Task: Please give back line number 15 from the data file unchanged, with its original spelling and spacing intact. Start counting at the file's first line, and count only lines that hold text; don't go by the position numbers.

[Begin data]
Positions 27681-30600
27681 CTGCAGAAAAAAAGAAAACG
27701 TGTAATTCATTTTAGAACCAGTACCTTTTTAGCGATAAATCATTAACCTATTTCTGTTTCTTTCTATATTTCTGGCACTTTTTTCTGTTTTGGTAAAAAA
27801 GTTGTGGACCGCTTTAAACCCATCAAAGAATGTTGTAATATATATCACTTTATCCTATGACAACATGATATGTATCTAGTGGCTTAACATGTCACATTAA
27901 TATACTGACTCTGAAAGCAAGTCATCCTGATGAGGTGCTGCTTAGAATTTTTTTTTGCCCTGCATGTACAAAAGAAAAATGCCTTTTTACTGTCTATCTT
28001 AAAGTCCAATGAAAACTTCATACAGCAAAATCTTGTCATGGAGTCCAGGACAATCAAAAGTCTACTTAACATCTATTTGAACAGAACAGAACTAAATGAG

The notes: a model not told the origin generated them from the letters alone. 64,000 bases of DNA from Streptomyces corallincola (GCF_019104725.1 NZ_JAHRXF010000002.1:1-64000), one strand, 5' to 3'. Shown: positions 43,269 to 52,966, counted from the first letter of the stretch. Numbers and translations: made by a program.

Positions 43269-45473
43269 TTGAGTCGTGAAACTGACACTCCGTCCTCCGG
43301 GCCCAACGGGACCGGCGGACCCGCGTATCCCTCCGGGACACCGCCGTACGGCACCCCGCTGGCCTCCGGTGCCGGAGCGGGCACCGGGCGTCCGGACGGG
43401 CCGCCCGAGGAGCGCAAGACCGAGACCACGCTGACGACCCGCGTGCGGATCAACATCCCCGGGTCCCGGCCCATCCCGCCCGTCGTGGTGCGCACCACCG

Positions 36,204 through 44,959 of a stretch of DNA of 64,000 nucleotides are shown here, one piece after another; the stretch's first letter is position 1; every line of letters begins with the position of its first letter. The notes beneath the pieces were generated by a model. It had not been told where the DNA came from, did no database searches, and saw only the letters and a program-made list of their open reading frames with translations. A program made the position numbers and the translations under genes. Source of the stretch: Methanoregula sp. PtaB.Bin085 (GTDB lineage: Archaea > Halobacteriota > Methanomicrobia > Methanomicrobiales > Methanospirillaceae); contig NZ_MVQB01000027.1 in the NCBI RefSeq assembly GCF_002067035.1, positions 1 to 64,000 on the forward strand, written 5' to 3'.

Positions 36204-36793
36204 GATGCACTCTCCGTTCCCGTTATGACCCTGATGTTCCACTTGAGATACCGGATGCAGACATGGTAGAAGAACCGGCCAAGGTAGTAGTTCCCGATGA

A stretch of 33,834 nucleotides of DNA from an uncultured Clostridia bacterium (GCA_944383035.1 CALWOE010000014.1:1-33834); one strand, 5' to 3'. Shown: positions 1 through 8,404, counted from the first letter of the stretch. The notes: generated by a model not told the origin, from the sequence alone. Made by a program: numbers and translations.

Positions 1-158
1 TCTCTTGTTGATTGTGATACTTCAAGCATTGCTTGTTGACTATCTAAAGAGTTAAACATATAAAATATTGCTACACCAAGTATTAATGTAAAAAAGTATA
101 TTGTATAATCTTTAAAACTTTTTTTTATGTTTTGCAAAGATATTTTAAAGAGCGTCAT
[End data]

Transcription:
A stretch of 33,834 nucleotides of DNA from an uncultured Clostridia bacterium (GCA_944383035.1 CALWOE010000014.1:1-33834); one strand, 5' to 3'. Shown: positions 1 through 8,404, counted from the first letter of the stretch. The notes: generated by a model not told the origin, from the sequence alone. Made by a program: numbers and translations.